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Mexican Indians: wind farm companies not living up to their promises  

It has been mainly Spanish firms like Iberdrola, Union Fenosa and Gamesa, and U.S. firms like Sempra Energy, that have built the huge wind towers that now crowd the Isthmus of Tehuantepec, leaving the local population feeling invaded. Only four of Mexico’s 17 wind farms are located outside the isthmus. It raises the question of whether bigger is always better. “When they come in they promise and promise things, that they’re going to give us jobs, to our farmers and our towns, but they don’t give us anything,” said Irma Ordonez, an activist from the Zapotec Indian town of Ixtepec, Oaxaca.

Credit:  Written by Mark Stevenson, Associated Press | www.poughkeepsiejournal.com/ Nov 1, 2012 ~~

MEXICO CITY – Mexico is putting up wind-power turbines at a breakneck pace and the expansion is pitting energy companies against the Indians who live in one of the windiest spots in the world.

The country is posting one of the world’s highest growth rates in wind energy, and almost all of it is concentrated in the narrow waist of Mexico known as the Isthmus of Tehuantepec, where winds from the Pacific meet winds from the Gulf of Mexico, spawning places so wind-blown that one town’s formal name is simply “Windy.”

The largely indigenous residents of the isthmus complain that the wind farms take control of their land, affect fish and livestock with their vibrations, chop up birds and pit residents against each other for the damage or royalty payments. They also claim they see few of the profits from such projects.

President Felipe Calderon has made the inauguration of wind parks one of the main focuses of his administration’s ambitious pledge to cut Mexico’s carbon emissions by 30 percent by 2020, and on Tuesday – as he has done before – he stopped by the state of Oaxaca to inaugurate a new clutch of wind turbines, praising the extra income they provide for some farmers.

“Yes, you can fight poverty and protect the environment at the same time. This is a clear example,” Calderon said.

So far in 2012, Mexico has posted a startling 119 percent increase in installed wind-power capacity, more than doubling the 519 megawatts it had last year. Mexico had only 6 megawatts when Calderon took office in 2006.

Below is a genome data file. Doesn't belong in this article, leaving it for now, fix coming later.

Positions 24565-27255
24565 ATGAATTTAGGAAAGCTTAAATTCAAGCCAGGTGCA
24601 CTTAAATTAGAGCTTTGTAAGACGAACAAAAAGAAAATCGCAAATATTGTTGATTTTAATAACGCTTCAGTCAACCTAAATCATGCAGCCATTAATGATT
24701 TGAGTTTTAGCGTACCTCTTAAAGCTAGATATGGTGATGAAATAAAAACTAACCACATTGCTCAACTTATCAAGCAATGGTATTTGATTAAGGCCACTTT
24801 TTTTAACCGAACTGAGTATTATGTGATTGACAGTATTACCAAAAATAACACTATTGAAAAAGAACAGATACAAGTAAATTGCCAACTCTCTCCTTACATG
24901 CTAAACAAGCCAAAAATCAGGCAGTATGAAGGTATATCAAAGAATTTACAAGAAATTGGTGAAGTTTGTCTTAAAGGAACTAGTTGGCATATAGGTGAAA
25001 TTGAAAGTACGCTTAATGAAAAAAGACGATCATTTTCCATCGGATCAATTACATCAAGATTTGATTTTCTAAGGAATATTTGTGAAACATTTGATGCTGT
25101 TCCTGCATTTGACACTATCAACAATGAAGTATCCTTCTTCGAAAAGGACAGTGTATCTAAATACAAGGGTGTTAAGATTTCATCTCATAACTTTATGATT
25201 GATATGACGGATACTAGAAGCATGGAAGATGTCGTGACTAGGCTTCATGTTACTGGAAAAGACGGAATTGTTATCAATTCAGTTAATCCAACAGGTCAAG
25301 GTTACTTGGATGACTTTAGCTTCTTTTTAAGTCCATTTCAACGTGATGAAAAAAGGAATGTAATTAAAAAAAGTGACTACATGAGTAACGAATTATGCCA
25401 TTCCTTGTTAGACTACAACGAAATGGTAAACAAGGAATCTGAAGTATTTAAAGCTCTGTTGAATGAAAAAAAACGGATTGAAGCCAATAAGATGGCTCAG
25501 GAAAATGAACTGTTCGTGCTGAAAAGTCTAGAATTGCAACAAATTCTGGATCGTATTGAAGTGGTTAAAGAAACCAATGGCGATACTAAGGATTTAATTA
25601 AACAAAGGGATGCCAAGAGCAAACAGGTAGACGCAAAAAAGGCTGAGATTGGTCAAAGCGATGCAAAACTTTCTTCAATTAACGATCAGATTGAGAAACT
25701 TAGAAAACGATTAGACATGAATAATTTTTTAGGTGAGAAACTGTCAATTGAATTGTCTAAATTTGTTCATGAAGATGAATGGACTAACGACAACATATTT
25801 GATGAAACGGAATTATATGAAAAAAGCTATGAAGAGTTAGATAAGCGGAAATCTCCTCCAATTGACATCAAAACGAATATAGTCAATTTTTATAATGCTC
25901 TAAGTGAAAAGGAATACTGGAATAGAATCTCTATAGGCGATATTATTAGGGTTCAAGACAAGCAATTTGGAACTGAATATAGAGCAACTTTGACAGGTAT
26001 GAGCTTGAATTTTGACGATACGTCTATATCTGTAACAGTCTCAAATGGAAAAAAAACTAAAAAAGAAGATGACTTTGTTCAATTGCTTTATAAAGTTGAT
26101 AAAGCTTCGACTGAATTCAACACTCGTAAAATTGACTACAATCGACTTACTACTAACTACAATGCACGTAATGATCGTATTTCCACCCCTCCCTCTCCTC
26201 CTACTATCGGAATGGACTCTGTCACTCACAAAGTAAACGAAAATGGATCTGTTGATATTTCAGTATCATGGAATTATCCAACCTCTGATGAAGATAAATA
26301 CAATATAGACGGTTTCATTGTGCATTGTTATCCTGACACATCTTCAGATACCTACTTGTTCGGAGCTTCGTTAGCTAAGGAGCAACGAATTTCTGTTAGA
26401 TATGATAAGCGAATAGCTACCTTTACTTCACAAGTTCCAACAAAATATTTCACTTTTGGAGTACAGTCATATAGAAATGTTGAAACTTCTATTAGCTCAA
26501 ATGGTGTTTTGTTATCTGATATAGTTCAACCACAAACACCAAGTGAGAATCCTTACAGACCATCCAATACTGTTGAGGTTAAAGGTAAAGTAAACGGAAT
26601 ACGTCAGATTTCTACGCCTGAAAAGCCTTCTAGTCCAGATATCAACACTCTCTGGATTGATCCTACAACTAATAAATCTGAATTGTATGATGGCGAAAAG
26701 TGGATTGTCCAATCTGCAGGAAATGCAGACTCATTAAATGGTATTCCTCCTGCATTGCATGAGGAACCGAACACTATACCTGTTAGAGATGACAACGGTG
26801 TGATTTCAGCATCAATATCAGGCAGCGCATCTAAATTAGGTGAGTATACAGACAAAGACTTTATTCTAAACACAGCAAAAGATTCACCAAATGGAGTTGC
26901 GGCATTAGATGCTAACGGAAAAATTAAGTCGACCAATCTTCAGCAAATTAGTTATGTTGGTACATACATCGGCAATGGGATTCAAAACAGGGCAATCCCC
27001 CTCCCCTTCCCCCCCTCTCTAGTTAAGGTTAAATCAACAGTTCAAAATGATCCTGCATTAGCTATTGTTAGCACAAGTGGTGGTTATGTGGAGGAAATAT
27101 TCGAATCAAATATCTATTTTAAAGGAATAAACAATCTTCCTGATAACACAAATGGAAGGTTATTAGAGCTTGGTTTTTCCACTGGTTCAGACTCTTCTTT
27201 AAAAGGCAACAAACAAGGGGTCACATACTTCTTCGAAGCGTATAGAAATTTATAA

It has been mainly Spanish firms like Iberdrola, Union Fenosa and Gamesa, and U.S. firms like Sempra Energy, that have built the huge wind towers that now crowd the Isthmus of Tehuantepec, leaving the local population feeling invaded. Only four of Mexico’s 17 wind farms are located outside the isthmus.

It raises the question of whether bigger is always better.

“When they come in they promise and promise things, that they’re going to give us jobs, to our farmers and our towns, but they don’t give us anything,” said Irma Ordonez, an activist from the Zapotec Indian town of Ixtepec, Oaxaca.

Industry sources say the distrust is unmerited, given the potential benefits to the poverty-stricken farming and fishing towns on the isthmus.

Others say it didn’t have to be this way, big corporations pitting villagers against villagers. There are proposals to have local towns start their own wind farms, so that they could decide where they would be situated and where profits should go.

Rodrigo Penalosa, an activist who supports the town of Ixtepec’s proposed 100-megawatt community wind farm, noted that “the community has already approved it. The problem is that the (government) Federal Electricity Commission won’t allow the community project to get access to the network … but it does allow the multinationals access.”

[rest of article available at source]
Source:  Written by Mark Stevenson, Associated Press | www.poughkeepsiejournal.com/ Nov 1, 2012

This article is the work of the source indicated. Any opinions expressed in it are not necessarily those of National Wind Watch.

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